Destruction in demand
"It is too easy to be pessimistic," is how one senior financial executive from the Gulf put it over dinner in London. My accountant from New York is taking negativity to the extreme, saying he has only invested in land, having no faith in financial instruments.
It is challenging at best to see the glass half full at this juncture. Even with stimulus packages being cobbled together, two key ingredients -- confidence and capital -- are clearly missing. As a result, this slowdown is spreading far and wide.
During an exclusive interview with Marketplace Middle East this week in London, the Secretary General of OPEC Abdalla Salem El-Badri pointed to the challenge ahead, "There is destruction in demand; there is no doubt about it."
The Secretary General says the worst case scenario is that demand drops by up to a half million barrels a day this year. The International Energy Agency is projecting consumption will drop by double that amount -- or a million barrels a day. If that is the case, daily demand will be below 85 million barrels a day, and holding onto $40 a barrel will be difficult.
El-Badri, as the great equalizer in the organization, is trying to prod producers inside the 12-member group and outside, amongst the key Non-OPEC players, to trim their sails. "We really need more from our member countries," says El-Badri, noting that 800,000-900,000 barrels still need to come off the market to hit the promised cuts of 4.2 million barrels a day, announced back in December.
Once those cuts are delivered, "if the market did not react, I think we have to balance the market,” said El-Badri. He pointed to the amount of stock, which today is floating on the sea or sitting in bunkers. "The stock at this time is about 57 days. This is five days above the 52 day average; if we want to take the five days out of the stock, then we have to cut more." That is as clear as it gets, whether the group that controls 40 percent of the world’s supplies is prepared to do more.
At this juncture, they are the only players doing so. The IEA still believes that non-OPEC production will go up by 400,000 barrels a day this year. OPEC is not keen to play the role of swing producer all the time or in this case of "swing reducer."
"I am taking this opportunity to ask Norway and Mexico to join us, because if the market collapses, it is not to the benefit of anybody," said El-Badri. This follows consultations with Russia’s President, Dmitry Medvedev, to do the same. This is a case where market share may override near term revenue shortfalls.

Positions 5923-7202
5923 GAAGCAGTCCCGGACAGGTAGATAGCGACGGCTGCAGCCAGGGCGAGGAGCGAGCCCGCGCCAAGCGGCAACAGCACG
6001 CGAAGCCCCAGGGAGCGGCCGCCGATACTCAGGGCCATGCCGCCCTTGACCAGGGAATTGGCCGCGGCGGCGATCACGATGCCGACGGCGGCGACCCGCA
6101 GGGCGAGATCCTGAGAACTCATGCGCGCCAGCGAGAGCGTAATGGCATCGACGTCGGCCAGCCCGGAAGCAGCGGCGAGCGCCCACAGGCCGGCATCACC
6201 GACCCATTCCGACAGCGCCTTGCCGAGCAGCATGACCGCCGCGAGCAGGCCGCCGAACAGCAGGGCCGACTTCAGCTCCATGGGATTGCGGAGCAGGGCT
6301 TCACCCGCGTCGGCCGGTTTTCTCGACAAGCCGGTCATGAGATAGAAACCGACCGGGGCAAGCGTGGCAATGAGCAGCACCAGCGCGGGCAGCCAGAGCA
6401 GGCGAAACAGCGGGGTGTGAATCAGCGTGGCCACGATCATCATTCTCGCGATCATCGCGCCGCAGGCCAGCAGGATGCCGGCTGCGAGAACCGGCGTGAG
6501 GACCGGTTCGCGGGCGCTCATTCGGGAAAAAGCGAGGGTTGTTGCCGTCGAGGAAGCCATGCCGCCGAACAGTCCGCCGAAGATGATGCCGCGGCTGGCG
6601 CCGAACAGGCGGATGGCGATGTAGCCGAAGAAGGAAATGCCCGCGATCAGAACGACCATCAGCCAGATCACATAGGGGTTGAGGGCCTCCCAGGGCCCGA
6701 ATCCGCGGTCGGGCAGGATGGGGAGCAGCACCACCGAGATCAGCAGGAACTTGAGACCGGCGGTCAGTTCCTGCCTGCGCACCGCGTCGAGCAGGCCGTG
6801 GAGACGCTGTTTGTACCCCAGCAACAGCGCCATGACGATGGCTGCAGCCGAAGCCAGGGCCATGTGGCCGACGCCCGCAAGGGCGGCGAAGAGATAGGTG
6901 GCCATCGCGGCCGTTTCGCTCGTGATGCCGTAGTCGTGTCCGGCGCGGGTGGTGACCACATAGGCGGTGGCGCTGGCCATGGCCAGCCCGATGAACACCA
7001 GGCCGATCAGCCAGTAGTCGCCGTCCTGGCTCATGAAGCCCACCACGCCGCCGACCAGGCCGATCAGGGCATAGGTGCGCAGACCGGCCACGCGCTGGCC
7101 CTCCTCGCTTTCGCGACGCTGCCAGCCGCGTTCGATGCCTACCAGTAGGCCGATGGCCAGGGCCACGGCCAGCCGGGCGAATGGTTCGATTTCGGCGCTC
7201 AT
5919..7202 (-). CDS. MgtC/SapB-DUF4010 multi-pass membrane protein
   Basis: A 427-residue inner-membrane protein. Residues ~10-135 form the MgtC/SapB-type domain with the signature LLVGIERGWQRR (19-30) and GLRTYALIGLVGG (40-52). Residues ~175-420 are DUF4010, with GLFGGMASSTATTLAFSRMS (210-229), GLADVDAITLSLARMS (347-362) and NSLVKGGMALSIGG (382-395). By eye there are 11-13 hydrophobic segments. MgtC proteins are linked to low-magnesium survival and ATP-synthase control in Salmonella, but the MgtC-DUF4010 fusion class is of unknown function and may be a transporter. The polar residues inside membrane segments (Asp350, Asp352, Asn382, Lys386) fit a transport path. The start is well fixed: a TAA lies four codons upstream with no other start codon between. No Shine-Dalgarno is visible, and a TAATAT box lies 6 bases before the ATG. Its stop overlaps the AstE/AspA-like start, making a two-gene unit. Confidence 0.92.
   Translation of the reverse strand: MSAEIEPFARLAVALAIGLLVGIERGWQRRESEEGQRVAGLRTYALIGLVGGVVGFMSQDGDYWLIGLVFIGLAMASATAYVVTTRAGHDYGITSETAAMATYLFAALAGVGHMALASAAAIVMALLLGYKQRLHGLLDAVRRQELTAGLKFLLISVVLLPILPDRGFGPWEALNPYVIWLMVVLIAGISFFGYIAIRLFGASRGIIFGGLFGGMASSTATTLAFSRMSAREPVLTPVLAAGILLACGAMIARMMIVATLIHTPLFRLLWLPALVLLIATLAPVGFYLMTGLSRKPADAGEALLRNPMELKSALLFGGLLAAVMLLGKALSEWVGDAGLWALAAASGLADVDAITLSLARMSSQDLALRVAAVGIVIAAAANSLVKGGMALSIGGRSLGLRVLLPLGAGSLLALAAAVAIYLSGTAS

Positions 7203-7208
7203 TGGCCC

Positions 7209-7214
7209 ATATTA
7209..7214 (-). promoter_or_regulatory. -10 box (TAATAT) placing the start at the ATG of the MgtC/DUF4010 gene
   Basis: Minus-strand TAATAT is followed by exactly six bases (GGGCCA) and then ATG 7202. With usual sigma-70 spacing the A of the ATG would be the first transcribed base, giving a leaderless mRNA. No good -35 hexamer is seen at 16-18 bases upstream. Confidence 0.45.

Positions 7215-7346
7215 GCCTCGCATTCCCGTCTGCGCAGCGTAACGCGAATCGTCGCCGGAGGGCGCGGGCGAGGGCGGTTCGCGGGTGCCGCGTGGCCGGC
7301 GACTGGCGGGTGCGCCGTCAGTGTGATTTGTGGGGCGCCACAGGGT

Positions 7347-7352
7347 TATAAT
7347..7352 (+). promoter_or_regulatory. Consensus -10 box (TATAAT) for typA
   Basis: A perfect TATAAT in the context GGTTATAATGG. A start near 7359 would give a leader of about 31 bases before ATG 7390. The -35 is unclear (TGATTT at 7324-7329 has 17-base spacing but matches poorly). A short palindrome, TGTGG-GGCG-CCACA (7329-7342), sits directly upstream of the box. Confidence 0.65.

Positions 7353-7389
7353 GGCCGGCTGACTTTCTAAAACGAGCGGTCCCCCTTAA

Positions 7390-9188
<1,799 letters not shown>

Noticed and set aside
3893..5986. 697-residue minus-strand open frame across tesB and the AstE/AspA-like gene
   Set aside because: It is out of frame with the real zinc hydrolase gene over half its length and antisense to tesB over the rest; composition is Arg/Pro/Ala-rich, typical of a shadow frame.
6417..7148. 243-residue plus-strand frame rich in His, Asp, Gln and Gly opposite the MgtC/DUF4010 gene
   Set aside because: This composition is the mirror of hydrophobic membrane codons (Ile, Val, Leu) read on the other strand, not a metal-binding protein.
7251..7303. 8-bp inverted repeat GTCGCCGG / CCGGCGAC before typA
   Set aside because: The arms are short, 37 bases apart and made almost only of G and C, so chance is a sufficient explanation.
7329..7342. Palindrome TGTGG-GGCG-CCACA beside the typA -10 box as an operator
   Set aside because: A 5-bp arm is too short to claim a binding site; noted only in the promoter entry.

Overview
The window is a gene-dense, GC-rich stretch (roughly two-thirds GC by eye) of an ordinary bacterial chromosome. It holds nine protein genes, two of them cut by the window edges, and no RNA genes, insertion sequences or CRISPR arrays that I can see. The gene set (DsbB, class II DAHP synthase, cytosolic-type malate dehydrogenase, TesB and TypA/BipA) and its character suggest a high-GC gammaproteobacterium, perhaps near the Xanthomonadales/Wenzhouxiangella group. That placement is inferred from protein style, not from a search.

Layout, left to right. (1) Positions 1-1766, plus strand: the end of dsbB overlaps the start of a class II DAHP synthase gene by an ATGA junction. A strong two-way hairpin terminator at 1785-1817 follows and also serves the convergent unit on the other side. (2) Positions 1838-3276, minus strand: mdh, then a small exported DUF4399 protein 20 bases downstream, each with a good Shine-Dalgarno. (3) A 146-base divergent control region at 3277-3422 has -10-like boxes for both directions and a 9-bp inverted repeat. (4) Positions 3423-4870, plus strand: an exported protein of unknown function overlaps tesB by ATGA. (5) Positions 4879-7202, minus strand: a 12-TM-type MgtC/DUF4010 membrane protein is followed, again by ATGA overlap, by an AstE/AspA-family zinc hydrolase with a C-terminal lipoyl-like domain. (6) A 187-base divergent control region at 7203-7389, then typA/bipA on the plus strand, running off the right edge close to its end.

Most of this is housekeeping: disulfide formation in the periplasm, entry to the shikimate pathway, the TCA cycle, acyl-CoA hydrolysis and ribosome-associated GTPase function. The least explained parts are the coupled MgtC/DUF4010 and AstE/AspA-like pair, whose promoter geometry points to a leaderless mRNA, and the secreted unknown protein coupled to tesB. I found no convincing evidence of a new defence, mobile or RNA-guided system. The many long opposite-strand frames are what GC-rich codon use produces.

The International Monetary Fund, in a special regional report, notes that Middle East producers could see their revenues drop by $400 billion in 2009 due to demand destruction. The IMF urged oil producers to spend their way through the downturn so that the infrastructure build-out continues and confidence remains. The Fund sees regional growth at 3.6 percent this year, down from 6.3 percent in 2008. That is certainly not bad, and is a dream-like scenario compared to Europe or the United States right now.
The Secretary General, like many others, is hoping that the emergency actions taken today will mark the bottom of the cycle by mid-year, with the first hints of recovery by the close of 2009. I believe that is the best case scenario.
Lower interest rates, stimulus plans and tax cuts don’t do a whole lot if businesses cannot get access to capital. That is the quandary today. In the meantime, medium and long term planning and investments are being shelved.
"Because of demand destruction, and also because of financial problems, we are postponing about 35 of our projects from 150 projects, and I think that if this price continues, more projects will be delayed," said El-Badri. The reality is that no one seems willing to pony up more money if they don’t see revenues bouncing back to justify it. That is why there seems to be a building consensus to find what we have talked about on our programme, "The Goldilocks Scenario."
"I think that $40 will not permit us to invest to have a reasonable price where you can invest, where you can have another source of energy then from $70-$80 a barrel, is fair," said El-Badri.
There was a hint of disagreement within the Organization on this point. The President of the group Chakib Khelil thought that $40 was a "good price for the moment." Privately others said it is too painful for those desperate for revenues and probably counting on $60 or more.
As El-Badri noted we should be thinking a few years down the road, "There will be no additional capacity when the economy will pick up. Then you will not find additional capacity."
ABOUT THIS BLOGJohn Defterios’ blog accompanies the weekly business program, Marketplace Middle East (MME) that is dedicated to the latest financial news from the Middle East. As MME anchor, John Defterios talks to the people in the know, finding out their opinions on the big business moves in the region, he provides his views via this weekly blog. We hope you will join the discussion around the issues raised.
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